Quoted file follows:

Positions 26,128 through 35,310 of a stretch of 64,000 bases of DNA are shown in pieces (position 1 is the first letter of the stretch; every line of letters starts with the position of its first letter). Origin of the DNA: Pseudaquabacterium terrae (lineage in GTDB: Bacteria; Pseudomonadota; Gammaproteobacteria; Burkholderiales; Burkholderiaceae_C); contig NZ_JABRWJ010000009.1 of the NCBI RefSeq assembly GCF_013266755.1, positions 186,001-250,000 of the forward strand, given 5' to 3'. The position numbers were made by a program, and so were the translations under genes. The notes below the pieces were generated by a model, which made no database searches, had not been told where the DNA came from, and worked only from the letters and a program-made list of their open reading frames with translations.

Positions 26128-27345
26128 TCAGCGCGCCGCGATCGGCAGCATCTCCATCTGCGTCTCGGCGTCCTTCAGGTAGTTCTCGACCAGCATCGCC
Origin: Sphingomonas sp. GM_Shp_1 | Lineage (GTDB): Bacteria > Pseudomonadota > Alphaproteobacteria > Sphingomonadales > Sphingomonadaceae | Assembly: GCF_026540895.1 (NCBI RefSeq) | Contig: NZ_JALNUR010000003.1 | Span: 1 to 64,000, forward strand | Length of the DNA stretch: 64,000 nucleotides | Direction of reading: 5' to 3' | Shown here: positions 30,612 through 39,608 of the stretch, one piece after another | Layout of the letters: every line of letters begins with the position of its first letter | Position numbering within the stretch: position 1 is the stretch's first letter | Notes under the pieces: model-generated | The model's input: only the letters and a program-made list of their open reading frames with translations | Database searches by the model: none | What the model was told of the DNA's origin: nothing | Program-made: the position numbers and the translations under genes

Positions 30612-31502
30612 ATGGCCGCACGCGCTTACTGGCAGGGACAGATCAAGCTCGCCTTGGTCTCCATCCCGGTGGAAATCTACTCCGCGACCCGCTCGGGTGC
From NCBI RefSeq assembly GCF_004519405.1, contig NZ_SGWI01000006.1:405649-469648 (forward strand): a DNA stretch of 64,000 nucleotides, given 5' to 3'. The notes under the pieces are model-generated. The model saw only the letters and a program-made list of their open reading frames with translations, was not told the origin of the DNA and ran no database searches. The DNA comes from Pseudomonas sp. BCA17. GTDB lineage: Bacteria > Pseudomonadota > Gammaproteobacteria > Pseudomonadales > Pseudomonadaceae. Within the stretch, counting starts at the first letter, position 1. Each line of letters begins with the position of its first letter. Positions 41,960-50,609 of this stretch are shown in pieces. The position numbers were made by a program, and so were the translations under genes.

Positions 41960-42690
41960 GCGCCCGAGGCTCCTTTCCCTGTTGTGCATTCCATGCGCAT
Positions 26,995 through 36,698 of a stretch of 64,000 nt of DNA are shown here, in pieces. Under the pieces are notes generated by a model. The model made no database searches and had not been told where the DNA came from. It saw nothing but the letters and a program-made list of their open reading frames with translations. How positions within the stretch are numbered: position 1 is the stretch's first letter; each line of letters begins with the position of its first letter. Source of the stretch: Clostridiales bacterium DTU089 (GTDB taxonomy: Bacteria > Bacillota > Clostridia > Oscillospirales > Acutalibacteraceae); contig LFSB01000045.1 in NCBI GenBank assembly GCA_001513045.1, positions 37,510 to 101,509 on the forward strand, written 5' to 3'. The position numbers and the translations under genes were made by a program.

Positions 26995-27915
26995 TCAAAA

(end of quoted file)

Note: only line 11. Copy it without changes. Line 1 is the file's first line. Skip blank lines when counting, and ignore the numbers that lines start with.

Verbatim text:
Positions 26995-27915